Human Rights

Freedom – or Freefall?

This piece was originally published as a blog post by René Cassin.   Imagine that everything is taken away from you. Forget your job. Forget your income, too. You have no home and no family you know how to contact. Imagine that you have 45 days to rebuild. And the clock is ticking. For former slaves, this isn’t merely a thought experiment. Last year, over 3,800 people went through the National Referral Mechanism (NRM) for victims of modern slavery. The government offered each of them just over six weeks of support in a safe house before cutting them loose. This is the cruel reality of the UK’s current modern slavery strategy. During those 45 days of what the government calls ‘reflection and recovery’, a victim’s first task is to prove that they are indeed a victim of slavery or human trafficking. If they can’t or don’t, the clock ticks faster: they have …

Justice for the Innocent

This piece was originally published as a blog post by René Cassin.   Who is at the centre of Britain’s Modern Slavery Act: slaves or their captors? When only 4.9 per cent of the compensation awarded in such cases is passed onto victims, as The Times claimed yesterday, we can’t help but wonder. This is what happens when priorities are skewed towards criminal justice and away from community care. Legislation that has upgraded modern slavery into a serious crime has had the added effect of encouraging prosecutions at the expense of caring for victims – in this case, quite literally. Crackdowns on gangs and traffickers provide the instant gratification that long-term rehabilitation of victims does not. We’ve seen it all before, only in a different context: the war on drugs, where the capture of cartel kingpins is taken as an unequivocal sign of success. We should be concerned, because how we start …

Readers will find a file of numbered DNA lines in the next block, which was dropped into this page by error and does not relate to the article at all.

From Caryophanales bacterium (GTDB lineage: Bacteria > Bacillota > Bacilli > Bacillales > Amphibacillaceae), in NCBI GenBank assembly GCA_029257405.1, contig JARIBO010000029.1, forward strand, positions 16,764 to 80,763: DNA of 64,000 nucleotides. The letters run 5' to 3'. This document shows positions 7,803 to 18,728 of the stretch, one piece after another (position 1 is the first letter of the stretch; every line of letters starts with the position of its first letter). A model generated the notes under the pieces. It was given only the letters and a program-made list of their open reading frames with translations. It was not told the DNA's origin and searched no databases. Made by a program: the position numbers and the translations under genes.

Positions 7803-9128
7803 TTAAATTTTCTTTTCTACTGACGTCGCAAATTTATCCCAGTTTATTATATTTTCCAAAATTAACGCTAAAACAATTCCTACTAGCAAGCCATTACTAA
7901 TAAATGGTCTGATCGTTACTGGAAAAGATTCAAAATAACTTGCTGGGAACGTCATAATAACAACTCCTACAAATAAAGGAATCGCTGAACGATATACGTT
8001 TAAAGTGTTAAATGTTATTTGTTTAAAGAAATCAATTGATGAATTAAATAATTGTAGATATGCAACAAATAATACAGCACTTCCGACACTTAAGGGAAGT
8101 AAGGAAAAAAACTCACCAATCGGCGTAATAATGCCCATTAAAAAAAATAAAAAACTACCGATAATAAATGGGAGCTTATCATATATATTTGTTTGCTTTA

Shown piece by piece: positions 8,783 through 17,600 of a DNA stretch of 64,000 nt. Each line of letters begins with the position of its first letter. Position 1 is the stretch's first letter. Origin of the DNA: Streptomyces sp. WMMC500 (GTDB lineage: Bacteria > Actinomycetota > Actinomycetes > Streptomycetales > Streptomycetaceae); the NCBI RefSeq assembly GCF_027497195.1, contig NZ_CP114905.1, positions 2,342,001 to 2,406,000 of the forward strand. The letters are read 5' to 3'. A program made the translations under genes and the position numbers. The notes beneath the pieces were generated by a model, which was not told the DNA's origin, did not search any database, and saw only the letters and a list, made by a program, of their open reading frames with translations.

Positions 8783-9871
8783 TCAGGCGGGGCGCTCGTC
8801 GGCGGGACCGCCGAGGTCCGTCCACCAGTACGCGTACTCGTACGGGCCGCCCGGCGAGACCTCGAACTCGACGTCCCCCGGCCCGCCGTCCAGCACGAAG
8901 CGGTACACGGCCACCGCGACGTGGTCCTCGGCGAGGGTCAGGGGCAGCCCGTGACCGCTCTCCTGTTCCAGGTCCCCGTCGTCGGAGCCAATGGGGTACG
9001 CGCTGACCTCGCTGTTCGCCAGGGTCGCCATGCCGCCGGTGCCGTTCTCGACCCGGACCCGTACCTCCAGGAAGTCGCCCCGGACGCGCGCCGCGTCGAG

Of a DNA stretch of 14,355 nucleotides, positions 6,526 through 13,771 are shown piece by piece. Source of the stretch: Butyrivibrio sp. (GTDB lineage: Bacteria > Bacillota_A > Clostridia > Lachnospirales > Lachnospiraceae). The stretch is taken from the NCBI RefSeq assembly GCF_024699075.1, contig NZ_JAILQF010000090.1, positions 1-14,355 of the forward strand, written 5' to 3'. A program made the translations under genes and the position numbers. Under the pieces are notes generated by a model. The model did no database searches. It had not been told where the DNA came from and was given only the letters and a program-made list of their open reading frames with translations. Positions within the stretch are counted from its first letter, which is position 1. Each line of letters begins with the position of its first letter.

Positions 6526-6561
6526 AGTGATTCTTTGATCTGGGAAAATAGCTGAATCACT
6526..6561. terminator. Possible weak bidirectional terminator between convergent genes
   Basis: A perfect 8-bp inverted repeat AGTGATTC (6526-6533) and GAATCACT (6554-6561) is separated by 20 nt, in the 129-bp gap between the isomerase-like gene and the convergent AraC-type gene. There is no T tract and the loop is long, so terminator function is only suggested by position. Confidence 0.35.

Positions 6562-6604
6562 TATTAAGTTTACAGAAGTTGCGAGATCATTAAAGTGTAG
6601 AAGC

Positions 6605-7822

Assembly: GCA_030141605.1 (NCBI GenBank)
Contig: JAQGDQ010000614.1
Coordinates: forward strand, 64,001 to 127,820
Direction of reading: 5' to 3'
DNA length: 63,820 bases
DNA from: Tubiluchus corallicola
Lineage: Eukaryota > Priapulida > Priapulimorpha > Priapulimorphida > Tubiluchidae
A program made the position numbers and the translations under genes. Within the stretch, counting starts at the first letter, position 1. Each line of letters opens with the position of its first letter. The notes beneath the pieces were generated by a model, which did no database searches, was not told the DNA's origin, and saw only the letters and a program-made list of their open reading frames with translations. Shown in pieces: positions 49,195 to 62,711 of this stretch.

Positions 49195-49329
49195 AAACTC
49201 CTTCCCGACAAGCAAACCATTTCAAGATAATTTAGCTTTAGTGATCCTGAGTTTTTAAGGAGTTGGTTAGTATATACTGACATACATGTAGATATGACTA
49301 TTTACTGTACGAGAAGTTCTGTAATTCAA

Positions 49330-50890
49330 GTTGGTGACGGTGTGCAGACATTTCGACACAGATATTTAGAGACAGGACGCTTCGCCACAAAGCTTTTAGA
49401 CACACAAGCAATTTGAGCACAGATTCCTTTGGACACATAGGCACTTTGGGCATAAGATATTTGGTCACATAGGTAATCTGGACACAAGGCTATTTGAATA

Who’s Afraid of Milo Yiannopoulos?

“I made a decision that has nothing to do with political ideology and everything to do with human rights and decency,” argued Adam Morgan’s article in The Guardian last week. The editor-in-chief of The Chicago Review of Books was justifying his magazine’s decision to boycott publisher Simon & Schuster in 2017. Why? For publishing a book whose author he finds repulsive. Stranger things have happened in the past year than the call to boycott a publisher in the name of liberalism, but not many. Morgan’s words do not sound brave. Instead, they demonstrate some of the most basic forms of repression, cowardice and fearfulness. Books become dangerous only when we show our own closed-mindedness to open debate. A hard-hitting review of Yiannopoulos’s book would have done far more to dismiss his slander and his lies. The Chicago Review should spend its time criticising ideas themselves, and not their free expression. …